Work more effectively by doing one thing at a time rather than attempting to multitask. Put your phone away first; even when it’s off, being near a smartphone impairs the brain’s capacity to hold and process information. According to Dr. Small, setting aside specific times each day to respond to email may help to reduce the urge to constantly check your inbox. Use a digital time management tool like Time Doctor or RescueTime to block access to specific websites if the allure of email or social media is too strong.
Another strategy that some people find effective is batching, which involves gathering related tasks and completing them all at once. Set aside some time each day for quick administrative tasks.You will be more effective and sharper overall as a result of being able to concentrate on more in-depth work at other times.
5. Consume for the brain.
Your daily memory and focus, as well as your capacity to retain information, are significantly influenced by your diet. Try these three recommendations from science:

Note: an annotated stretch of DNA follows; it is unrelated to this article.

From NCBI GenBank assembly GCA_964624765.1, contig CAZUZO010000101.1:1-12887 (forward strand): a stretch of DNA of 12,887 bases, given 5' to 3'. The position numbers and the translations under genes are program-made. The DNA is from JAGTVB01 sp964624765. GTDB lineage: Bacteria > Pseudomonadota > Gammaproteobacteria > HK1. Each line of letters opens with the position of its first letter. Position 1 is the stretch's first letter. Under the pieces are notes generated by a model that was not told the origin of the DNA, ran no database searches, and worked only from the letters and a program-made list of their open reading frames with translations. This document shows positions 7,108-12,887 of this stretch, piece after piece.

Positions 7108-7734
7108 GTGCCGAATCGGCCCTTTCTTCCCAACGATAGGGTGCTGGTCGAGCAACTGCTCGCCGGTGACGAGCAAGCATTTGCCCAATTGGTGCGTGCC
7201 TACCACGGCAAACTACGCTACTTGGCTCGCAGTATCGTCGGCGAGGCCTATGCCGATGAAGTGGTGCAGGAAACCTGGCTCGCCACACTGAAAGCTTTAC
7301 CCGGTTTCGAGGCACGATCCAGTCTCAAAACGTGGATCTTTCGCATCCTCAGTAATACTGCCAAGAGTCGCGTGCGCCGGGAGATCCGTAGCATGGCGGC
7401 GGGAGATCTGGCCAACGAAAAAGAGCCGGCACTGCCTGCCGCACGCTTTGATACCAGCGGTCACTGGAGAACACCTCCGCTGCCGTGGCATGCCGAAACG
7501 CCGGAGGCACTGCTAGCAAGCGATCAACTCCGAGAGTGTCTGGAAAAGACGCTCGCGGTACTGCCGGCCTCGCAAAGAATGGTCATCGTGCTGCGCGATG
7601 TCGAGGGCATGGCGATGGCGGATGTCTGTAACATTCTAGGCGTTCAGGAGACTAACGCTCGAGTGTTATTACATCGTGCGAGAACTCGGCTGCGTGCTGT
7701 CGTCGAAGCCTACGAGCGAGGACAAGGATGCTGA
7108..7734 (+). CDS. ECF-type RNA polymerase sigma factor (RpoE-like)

Beets and berries
In the course of daily life, naturally occurring free radicals are continuously forming in the brain. According to Lisa Mosconi, Ph.D., associate director of the Alzheimer’s Prevention Clinic at Weill Cornell Medical College in New York City, “they act like rust, causing your neurons to age faster” if left untreated. According to Mosconi, raspberries actually enter your brain, seize free radicals, and escort them out “like police officers trapping the bad guys” because raspberries are bursting with anthocyanins, antioxidant compounds with a unique ability to cross the blood-brain barrier. Even a little bit can be helpful.Nitric oxide improves blood flow by relaxing blood vessels all over the body. Your mental acuity will increase as more blood reaches your brain.